An office park that successfully created a “culture of public transit”

A lot of people would want more Americans to consistently use public transit. But one writer suggests a San Ramon, California office park where “33 percent of the park’s 30,000 workers leave their cars at home” might hold some answers. Here is a look at how this office park’s transportation center tackles logistics, focus on the multiple benefits of using public transit, and has “evangelistic zeal”:

1. Logistics: the office park was built in 1978 and needed to competed with other office parks. The office park purchased a fleet of buses, found ways to subsidize costs, and coordinated bus schedules with other nearby mass transit options. Today: “There are now 13 different bus routes running to the park, and the connections to BART and various local train and express bus services are coordinated. On its website, the Ranch now pitches its transit program as a competitive advantage.”

2. Pitching the multiple benefits of public transit: it’s not just about money but improving health and reducing stress. Today:

Marci says that once riders begin leaving their cars at home they go through a stressful period of two weeks or so where they feel that they’ve lost the control they had in the car. But within three weeks they notice their overall stress levels are lower. “Transit requires that you go at a different pace. You have to wait. If there were roses, we’d smell them,” she says, “There’s not much of that in our lives.” She says HR people have called her saying some of their meaner workers have become pleasant people after switching to transit.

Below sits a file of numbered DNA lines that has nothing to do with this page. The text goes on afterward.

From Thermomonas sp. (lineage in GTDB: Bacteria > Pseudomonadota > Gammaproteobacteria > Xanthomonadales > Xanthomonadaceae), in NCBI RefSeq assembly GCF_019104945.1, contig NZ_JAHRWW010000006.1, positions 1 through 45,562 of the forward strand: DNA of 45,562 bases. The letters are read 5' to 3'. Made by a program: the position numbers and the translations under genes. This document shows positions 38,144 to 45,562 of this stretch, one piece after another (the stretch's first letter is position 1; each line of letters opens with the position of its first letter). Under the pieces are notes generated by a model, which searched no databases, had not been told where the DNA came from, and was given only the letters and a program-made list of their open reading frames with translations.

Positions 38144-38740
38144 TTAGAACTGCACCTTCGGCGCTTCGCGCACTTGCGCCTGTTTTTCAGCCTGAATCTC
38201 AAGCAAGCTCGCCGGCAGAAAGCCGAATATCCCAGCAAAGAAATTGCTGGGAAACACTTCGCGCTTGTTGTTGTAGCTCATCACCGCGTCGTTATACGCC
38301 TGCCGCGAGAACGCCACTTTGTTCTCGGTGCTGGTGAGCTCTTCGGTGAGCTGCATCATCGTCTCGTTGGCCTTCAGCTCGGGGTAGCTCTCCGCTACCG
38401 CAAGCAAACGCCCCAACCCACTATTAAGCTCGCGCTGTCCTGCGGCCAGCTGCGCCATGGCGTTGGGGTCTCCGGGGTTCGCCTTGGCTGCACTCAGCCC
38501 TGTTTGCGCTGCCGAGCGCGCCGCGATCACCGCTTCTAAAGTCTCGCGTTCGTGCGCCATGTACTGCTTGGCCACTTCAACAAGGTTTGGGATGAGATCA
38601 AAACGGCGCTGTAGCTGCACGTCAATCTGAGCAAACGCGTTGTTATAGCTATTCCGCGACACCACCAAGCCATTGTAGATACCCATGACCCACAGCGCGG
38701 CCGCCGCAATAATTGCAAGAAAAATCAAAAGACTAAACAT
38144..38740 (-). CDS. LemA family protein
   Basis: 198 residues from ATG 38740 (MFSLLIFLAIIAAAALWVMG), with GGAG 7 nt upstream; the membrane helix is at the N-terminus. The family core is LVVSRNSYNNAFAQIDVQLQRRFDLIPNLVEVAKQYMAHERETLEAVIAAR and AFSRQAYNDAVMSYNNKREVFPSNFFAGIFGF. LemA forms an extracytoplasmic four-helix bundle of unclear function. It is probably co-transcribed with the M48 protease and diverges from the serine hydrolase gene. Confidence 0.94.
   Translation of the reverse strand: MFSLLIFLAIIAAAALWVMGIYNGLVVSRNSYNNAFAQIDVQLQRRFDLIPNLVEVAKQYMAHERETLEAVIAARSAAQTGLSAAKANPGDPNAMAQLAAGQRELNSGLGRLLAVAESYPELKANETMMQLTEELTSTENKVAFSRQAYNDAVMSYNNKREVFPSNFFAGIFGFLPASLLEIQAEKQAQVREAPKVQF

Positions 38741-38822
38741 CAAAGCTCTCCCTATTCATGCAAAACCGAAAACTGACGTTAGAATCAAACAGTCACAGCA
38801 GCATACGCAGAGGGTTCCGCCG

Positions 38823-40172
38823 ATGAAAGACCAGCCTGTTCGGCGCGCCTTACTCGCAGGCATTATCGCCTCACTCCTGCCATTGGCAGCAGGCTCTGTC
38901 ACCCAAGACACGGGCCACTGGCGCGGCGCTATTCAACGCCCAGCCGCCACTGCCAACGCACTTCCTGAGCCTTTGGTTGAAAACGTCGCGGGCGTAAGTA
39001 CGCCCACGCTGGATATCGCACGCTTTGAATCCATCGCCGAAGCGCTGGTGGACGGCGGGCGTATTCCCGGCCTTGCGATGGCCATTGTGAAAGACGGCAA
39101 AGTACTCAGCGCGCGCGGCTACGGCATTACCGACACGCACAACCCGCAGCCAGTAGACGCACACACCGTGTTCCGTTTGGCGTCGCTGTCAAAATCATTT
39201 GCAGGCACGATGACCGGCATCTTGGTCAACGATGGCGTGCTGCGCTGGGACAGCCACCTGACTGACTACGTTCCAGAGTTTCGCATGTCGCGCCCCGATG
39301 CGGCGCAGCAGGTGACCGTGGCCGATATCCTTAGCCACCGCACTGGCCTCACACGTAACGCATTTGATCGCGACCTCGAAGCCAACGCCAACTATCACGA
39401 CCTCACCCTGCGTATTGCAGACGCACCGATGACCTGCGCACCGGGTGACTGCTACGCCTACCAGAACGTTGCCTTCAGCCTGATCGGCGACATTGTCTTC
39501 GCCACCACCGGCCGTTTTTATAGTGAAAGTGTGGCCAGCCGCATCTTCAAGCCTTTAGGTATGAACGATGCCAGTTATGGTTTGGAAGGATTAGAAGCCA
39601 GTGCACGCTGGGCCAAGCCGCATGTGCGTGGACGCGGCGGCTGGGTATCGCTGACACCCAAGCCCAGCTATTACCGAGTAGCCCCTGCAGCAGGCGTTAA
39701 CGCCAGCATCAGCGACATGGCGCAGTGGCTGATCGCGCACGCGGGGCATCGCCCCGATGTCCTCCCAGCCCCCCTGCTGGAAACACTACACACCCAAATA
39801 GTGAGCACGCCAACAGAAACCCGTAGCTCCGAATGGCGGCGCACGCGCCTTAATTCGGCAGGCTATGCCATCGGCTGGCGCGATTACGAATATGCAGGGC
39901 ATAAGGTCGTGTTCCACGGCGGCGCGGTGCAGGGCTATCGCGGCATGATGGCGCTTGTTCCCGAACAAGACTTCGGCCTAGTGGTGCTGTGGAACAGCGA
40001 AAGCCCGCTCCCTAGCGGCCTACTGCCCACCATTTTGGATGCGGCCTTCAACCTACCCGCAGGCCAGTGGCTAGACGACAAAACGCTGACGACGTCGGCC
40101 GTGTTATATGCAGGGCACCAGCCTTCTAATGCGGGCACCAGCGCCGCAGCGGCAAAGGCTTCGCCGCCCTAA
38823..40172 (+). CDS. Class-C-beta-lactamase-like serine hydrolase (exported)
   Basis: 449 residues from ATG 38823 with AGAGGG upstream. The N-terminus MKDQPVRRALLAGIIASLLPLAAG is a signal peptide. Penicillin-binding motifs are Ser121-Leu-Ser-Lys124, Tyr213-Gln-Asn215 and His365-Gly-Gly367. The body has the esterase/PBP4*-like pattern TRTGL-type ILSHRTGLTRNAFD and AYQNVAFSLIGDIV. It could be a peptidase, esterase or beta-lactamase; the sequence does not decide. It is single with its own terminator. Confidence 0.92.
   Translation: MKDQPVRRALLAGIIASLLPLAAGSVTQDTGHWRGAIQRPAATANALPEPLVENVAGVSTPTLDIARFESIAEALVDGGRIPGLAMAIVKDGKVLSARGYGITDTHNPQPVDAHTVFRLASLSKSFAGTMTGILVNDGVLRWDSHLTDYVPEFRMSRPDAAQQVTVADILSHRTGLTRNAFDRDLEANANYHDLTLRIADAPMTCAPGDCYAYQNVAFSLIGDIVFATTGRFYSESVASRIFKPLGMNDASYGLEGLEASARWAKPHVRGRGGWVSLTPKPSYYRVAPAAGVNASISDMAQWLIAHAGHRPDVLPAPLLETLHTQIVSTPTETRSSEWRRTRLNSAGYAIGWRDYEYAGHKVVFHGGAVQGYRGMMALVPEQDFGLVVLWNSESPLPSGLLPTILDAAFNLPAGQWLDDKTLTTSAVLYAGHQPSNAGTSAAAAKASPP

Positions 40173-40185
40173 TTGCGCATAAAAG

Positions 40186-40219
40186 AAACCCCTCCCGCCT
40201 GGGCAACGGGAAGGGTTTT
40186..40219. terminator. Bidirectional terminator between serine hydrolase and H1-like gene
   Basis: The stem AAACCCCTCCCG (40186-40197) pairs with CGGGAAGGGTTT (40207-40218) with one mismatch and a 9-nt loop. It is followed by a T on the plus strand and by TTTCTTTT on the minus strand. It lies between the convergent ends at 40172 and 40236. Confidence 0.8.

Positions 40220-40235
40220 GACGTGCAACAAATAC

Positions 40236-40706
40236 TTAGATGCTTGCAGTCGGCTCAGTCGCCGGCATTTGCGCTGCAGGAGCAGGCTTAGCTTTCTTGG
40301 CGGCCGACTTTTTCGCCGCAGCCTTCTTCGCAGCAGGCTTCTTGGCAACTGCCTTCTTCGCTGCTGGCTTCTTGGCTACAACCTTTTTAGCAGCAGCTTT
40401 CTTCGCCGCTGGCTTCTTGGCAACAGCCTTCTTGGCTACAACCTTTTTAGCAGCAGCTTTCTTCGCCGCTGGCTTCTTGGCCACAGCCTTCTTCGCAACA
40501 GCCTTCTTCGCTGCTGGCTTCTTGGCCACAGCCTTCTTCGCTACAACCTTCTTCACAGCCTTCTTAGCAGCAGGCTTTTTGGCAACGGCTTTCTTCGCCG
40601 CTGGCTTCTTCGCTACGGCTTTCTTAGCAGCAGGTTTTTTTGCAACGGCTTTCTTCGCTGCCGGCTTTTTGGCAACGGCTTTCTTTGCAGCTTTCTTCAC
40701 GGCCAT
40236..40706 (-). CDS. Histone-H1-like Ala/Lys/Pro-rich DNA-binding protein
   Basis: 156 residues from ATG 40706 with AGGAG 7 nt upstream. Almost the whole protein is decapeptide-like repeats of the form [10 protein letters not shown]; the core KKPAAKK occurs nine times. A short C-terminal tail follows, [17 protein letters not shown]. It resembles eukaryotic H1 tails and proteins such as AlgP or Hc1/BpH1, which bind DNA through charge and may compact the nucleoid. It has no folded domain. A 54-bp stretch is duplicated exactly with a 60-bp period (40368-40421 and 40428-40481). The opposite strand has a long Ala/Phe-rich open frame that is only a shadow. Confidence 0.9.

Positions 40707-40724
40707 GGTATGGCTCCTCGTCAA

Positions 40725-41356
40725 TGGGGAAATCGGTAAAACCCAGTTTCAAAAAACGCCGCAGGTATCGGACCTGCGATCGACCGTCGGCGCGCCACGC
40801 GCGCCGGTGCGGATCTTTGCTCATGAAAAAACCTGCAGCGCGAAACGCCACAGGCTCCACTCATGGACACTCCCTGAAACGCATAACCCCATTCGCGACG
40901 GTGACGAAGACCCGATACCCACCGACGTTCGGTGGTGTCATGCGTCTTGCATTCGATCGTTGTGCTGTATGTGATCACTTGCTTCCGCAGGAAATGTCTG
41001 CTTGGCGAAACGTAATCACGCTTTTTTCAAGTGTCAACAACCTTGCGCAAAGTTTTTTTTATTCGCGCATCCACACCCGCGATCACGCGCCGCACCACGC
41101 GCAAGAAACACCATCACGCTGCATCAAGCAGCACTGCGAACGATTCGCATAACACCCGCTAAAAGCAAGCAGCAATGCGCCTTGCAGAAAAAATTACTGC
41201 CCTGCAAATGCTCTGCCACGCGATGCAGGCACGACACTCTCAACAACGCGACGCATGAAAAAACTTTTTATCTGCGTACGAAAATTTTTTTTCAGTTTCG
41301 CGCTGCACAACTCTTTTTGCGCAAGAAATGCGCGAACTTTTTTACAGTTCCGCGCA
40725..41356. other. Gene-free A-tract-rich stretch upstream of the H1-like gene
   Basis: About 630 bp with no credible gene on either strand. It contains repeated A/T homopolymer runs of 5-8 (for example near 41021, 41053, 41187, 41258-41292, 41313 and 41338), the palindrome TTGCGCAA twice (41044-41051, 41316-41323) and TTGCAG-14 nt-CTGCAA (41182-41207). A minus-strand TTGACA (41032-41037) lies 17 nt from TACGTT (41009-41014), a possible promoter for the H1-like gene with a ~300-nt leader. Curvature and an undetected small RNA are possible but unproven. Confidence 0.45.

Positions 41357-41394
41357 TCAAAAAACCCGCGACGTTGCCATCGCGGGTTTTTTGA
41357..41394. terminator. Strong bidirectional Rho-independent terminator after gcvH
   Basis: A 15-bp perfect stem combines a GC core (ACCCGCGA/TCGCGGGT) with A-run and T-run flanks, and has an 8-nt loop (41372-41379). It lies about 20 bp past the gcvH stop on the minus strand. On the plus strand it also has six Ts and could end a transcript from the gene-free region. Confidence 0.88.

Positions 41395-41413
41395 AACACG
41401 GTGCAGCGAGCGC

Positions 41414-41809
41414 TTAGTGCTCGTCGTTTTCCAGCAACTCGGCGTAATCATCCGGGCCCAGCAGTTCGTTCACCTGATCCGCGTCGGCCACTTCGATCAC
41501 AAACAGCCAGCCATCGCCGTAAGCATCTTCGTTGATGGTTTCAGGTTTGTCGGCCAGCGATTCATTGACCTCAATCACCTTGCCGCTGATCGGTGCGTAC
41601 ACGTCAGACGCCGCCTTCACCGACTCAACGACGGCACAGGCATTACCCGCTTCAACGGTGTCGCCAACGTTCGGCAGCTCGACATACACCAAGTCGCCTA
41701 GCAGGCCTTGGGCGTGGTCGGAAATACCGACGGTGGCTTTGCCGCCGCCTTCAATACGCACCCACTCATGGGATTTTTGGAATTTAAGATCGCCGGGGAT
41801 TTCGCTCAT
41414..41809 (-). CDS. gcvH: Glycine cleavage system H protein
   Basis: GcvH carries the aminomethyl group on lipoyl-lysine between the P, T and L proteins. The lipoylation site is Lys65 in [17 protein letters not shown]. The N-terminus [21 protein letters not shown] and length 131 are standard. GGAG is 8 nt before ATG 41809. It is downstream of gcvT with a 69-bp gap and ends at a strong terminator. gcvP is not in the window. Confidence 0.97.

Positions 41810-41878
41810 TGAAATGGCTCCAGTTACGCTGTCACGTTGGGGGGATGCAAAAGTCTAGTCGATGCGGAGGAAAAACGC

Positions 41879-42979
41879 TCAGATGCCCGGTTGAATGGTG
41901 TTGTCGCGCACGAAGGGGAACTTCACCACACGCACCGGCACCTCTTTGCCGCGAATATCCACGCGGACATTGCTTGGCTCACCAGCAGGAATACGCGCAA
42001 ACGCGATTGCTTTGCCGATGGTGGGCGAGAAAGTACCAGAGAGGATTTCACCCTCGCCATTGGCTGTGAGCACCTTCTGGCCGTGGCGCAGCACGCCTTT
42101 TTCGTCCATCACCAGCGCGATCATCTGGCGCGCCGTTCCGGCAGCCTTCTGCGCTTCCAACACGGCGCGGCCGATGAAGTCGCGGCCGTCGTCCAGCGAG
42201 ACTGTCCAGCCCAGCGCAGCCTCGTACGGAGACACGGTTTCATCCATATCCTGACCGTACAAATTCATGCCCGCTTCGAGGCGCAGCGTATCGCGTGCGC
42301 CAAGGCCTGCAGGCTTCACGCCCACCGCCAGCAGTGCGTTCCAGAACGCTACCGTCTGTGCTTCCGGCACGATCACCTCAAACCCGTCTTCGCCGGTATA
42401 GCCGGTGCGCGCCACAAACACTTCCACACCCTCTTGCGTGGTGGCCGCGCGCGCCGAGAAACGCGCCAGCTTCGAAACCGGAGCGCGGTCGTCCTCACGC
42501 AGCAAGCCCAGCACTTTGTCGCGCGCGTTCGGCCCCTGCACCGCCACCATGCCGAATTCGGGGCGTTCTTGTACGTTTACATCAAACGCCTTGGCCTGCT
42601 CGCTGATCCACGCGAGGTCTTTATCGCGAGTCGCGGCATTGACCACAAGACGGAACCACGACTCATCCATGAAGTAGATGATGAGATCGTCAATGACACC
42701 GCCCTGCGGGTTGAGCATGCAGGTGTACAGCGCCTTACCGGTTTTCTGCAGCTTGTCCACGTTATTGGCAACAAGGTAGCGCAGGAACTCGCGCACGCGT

3. The office, particularly its program manager, aggressively push the program and look to engage people in conversations.

Overall, this sounds interesting. But I am a bit skeptical about whether this is a possible solution to energy and transportation issues:

1. Even with all of this work, 67% of the workers still use their cars on a regular basis. (This is based on data the story provides.) Is this the best we can hope for outside of really dense urban areas like New York City? It really is difficult to fight a culture that prizes individuals being able to drive themselves.

2. There is no mention in this article about the cost of this program. It could be cheaper in the long run (if all the possible costs are accounted for) but I imagine some money might need to be spent up front for similar programs with the reduced costs coming down the road. The article suggests this program helped this office park compete – how much did it help?

3. Is this three-pronged strategy viable on a larger scale? Or does it only work under certain conditions?

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